The Edge - Q3 2010 - (Page 18)
FLOATING LINERS | by John C. Migliaccio
the inside of a vinyl liner pool means fun, swimming and family togetherness, but when water collects on the outside of that liner, it can mean trouble. In the last issue of The Edge, Irene Insignares of Cool Pool & Spa discussed reasons liners float and ways to protect your company from lawsuits when dealing with high groundwater issues and liner replacements. Here, we will focus on preventive measures that will hopefully eliminate the problem altogether before it happens in new pool construction and in liner replacements. We’ll also look at the critical importance of getting the pool owner’s buy-in to pay attention to his expensive backyard investment. In the old days, we used to put in a main drain with a hydrostatic relief valve in vinyl liner pools; however, that resulted in only one spot having hydrostatic relief. The concept today is to have a vermiculite (perlite or sand) bottom and a vinyl liner on top of that material that is constantly fi lled with 20,000 gallons, or 90 tons, of water, which is what the average pool holds. With 90 tons of water bearing down on the liner, ground water will travel around the pool, not float it.
THE WATER ON
HOW DO YOU SPELL DISASTER? LETTING THE WATER LEVEL DROP!
This system works well until the pool owner, through lack of attention, lets the water level drop. I always relate pool concepts to things that my customers can relate to, so I call this the “Martini Syndrome.” That is, if you are at a bar and order a martini and the bartender delivers the martini fi lled to the brim, there is no room for anything else to go in that glass. Now, if you want to drop some ice cubes into the drink, a portion of the drink will spill over onto the bar. It is the same with a vinyl liner pool. Let’s say the pool is filled all the way up and then a cover is placed on it. Then the rains come and the water collects on top of the cover. The rains continue and the cover sags into the pool heavy with water. The water in the pool itself spills out due to the sagging cover pressing down. Water levels in the pool are now reduced and the pool liner could be at risk of floating. Who cares if the water level drops six or 12 inches; there’s still plenty of water left in the pool, right? I relate this to something else my customers understand. I tell them, what if you let 10 pounds of air pressure out of one of your car’s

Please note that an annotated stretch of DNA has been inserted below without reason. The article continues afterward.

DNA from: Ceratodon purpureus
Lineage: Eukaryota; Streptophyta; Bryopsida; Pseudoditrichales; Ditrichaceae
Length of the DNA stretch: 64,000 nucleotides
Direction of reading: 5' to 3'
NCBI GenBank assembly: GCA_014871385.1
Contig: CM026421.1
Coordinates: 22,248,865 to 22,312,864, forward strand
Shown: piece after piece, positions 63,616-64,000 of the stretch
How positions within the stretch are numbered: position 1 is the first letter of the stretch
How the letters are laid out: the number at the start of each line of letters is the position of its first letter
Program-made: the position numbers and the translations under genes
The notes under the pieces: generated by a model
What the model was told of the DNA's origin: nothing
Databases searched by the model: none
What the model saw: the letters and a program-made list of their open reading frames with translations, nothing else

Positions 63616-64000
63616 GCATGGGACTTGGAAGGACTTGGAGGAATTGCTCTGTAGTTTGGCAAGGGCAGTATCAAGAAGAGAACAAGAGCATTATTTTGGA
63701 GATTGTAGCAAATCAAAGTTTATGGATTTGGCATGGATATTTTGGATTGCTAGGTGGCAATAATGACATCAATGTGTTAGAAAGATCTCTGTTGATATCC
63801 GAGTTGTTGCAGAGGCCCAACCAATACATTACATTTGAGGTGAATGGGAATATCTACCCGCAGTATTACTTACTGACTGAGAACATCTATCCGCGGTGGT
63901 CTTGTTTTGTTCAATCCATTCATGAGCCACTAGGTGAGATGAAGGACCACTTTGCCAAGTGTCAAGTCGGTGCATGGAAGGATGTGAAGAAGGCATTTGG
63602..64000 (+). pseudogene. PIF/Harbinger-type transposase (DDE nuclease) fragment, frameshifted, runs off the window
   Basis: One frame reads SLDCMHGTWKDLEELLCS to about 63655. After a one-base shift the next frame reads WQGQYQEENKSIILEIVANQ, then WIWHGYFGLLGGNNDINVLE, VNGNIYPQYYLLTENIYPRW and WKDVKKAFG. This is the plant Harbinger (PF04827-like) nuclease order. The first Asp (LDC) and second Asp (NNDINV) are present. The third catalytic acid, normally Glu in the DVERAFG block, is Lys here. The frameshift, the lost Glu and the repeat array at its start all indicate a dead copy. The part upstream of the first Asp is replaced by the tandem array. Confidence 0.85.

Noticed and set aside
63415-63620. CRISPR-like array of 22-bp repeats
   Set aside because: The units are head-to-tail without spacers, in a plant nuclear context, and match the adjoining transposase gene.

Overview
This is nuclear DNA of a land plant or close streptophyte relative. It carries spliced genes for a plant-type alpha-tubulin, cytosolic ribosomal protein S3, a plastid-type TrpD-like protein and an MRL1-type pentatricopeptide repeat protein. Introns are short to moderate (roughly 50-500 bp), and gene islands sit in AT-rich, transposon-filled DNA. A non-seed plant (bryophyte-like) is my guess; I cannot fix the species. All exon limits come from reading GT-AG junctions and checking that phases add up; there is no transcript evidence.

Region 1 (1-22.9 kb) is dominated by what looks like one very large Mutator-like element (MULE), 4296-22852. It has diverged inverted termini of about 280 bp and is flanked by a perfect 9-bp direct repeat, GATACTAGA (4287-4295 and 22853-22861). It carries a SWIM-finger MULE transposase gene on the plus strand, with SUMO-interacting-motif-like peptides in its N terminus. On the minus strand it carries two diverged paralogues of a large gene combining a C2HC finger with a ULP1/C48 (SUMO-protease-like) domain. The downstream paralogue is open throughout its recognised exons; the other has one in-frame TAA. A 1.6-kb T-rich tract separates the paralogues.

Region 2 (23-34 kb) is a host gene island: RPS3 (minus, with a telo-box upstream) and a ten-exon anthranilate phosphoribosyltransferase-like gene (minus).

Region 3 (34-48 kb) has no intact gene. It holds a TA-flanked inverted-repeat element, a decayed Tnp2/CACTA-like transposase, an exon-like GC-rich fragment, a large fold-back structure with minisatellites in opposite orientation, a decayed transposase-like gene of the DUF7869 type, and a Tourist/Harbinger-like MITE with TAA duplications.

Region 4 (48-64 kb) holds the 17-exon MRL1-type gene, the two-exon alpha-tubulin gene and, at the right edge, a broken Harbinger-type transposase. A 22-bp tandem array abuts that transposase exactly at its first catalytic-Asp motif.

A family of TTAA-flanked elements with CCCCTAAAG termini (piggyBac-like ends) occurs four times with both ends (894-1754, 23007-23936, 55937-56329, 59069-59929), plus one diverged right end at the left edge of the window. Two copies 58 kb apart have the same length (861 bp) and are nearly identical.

Table of Contents for the Digital Edition of The Edge - Q3 2010
The Edge - Q3 2010
Wise HR Practices Reduce Risk of Employee Lawsuits
Slip, Trip and Fall Accident Control
Preventive Measures Are Best Defense for Floating Liners
Understanding Social Media
Index of Advertisers/Advertiser Websites
The Edge - Q3 2010